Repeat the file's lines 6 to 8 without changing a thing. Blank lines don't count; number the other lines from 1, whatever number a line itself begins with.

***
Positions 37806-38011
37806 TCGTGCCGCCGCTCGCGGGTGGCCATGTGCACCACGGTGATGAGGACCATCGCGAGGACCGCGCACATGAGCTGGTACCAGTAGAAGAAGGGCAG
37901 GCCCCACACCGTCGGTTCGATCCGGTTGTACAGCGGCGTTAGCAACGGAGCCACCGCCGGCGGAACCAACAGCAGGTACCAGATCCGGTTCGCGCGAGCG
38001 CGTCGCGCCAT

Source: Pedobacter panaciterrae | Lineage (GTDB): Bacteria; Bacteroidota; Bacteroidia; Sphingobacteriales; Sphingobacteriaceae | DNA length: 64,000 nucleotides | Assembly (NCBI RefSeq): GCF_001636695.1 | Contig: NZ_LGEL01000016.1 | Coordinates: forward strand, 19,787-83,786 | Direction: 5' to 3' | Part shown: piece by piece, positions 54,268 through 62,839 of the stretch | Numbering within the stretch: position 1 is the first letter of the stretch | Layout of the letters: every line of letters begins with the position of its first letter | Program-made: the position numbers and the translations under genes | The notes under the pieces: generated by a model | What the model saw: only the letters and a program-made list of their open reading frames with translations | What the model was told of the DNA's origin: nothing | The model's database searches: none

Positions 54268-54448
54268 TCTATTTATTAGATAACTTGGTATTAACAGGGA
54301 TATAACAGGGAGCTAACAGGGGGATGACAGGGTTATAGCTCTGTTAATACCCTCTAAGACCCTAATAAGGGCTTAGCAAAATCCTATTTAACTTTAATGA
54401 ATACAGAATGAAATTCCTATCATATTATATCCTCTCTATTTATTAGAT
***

Positions 54268-54448
54268 TCTATTTATTAGATAACTTGGTATTAACAGGGA
54301 TATAACAGGGAGCTAACAGGGGGATGACAGGGTTATAGCTCTGTTAATACCCTCTAAGACCCTAATAAGGGCTTAGCAAAATCCTATTTAACTTTAATGA